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Meet Ivan Savkin, Russia's Human Mountain

This strongman can pull ships, trains, and even missiles.

Spassk Today / Youtube

Bogatyrs play an important role in the Russian literary and artistic imagination. Epic poems of the exploits of these fierce and powerful warriors are part of Russia’s rich oral tradition, first written down in the early 19th century. At first, warriors were basically gods or shape-shifters with superhuman strength. Then they became very strong human beings.

Ivan Savkin from Vladivostok is often compared to a bogatyr, but he doesn’t like the comparison.

“There are all kinds of warriors, fictional and real, but I wasn’t inspired by historical or folklore heroes. I do it for myself,” Ivan Savkin told The Moscow Times. “I prefer the nickname 'The Russian Human Mountain; that someone called me last year. I'm 205 centimeters tall (6 feet, 7 inches) and weigh 140 kilograms (308 pounds), like a real mountain.”

However hard to imagine now, Savkin was a frail child. When reached his childhood height of 190 centimeters (just over 6 feet) he weighed only 52 kilograms (115 pounds). That was why he started working out in the gym and took up weightlifting. Then he became a powerlifter. He was awarded the title of master of sport, won many championships in the bench press and champion of the Far East in powerlifting.

2011 was a turning point. Savkin wanted to come up with a way to really impress his future wife. So, he pulled a 15-ton truck to surprise her. Three years later, pulling heavy vehicles changed Ivan's life.

Unbelievable records

Savkin has seven world records, beginning in October 2015 when he dragged a 36-ton tank T-54B 50 centimeters. The next month Ivan Savkin dragged five wagons loaded with cement with a total weight of 512 tons for 160 centimeters.

In February 2017, he set a new record by dragging a 296-ton electric train. This was a tough one, since it was cold (about -10C / 14F) and the grease that’s used on the train wheels froze. It took him two tries, but he did it. To celebrate, he pulled a 312-ton crane the next month.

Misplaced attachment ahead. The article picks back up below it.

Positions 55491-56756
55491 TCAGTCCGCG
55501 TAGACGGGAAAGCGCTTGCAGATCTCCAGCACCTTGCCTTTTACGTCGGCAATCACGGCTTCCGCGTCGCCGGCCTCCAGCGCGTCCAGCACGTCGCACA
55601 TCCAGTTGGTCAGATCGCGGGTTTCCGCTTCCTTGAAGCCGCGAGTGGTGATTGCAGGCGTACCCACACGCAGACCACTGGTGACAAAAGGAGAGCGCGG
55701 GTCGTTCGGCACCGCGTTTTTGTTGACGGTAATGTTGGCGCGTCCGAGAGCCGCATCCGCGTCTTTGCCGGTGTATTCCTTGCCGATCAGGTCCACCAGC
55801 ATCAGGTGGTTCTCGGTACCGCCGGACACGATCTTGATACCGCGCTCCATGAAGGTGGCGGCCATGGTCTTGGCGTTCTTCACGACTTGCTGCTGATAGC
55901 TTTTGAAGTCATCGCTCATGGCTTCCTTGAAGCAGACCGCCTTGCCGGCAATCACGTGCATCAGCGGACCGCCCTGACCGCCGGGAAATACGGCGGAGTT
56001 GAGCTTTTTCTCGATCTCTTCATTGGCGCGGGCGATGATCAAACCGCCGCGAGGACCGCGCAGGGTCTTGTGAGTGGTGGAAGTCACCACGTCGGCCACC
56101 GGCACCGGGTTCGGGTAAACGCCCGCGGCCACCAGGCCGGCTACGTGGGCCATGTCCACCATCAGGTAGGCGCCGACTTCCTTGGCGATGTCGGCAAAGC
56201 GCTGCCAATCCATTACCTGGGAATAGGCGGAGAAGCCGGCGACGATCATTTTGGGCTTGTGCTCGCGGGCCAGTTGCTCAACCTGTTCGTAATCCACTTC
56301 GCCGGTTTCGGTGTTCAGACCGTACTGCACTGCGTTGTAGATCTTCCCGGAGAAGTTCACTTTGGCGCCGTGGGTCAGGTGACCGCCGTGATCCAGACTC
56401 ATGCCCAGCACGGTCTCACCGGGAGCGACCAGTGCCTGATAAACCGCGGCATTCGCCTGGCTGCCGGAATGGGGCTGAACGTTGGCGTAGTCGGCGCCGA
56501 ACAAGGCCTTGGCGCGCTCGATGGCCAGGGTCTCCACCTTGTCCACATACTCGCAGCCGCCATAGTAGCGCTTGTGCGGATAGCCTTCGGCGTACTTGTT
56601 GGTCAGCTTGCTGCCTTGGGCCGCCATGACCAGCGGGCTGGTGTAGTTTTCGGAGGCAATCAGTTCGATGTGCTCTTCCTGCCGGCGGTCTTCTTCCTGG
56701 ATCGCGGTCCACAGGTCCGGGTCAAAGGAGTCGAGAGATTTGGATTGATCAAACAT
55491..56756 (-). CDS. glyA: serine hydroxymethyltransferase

His record in 2018 was tough, too. Savkin dragged a TM-2 diesel locomotive and two cars and 190 centimeters. The diesel locomotive is designed with high rolling resistance, so it was particularly hard to pull.

On a roll, as it were, the same year he pulled a 11,000-ton ship and then broke his own record in 2019 when he pulled a 12,400-ton ship. The weight of this ship was 1,100 tons more than the previous world towing record. And Savkin pulled the ship aft forward, which created an additional load.

He used nothing but his own body weight and a ladder lying on the ground to give him something to grip onto.

“Actually, the heavier, the better,” he said. “The most important and difficult thing is to shift a heavy vehicle from its place. Once you do that, it moves by inertia.”

The sporting life

Savkin works in security, and pulling heavy vehicles is a hobby. He goes to the gym once or twice a day, where he does general physical training as well as basic exercises like squats with a barbell and deadlift, being sure to work out all his muscle groups. He developed his regimen himself by “listening” to his own body. To keep in practice, one day he might pull a bus, and then the next day a car, and another heavy vehicle on the day after that.

Ivan Savkin does not drink alcohol or smoke, and he walks about 15-18 kilometers a day in any weather. He also says he thinks positively and eats five times a day. He doesn’t try to keep to a healthy diet.

“What does ‘healthy’ mean?” the strongman asked. “I try not to eat processed food. And my wife supports our healthy lifestyle.”  

Occasionally Savkin injures himself, but he has studied at Pacific State Medical University and has a group of doctors who tend to him. He believes that his hobby keeps him healthy. He says he can’t remember the last time he had a cold.

Training plans

Savkin has followers all around the world, aged from 14 to 57. Savkin sends them training plans online, and they send him videos of the training and towing successes and failures, which they discuss. Savkin does all this completely free of charge.

In April or May next year, Savkin plans to pull a 23,000-ton ship. In July, he’ll take part in competitions with Hafthor Julius Bjornsson from Iceland — aka The Mountain from "The Game of Thrones" and the first person to have won the Arnold Strongman Classic, Europe's Strongest Man and World's Strongest Man in the same calendar year. Their competitions will include a pulling a 20,000-ton ship, a 600-ton train and a tank. Savkin has pulled loads this heavy, but he is much smaller than The Mountain: 140 kg vs. the Icelander’s 205 kg. The competitions promise to be exciting.

Savkin has no plans to slow up. The 34-year-old said, “I am going to pull heavy vehicles until the end of my life.”

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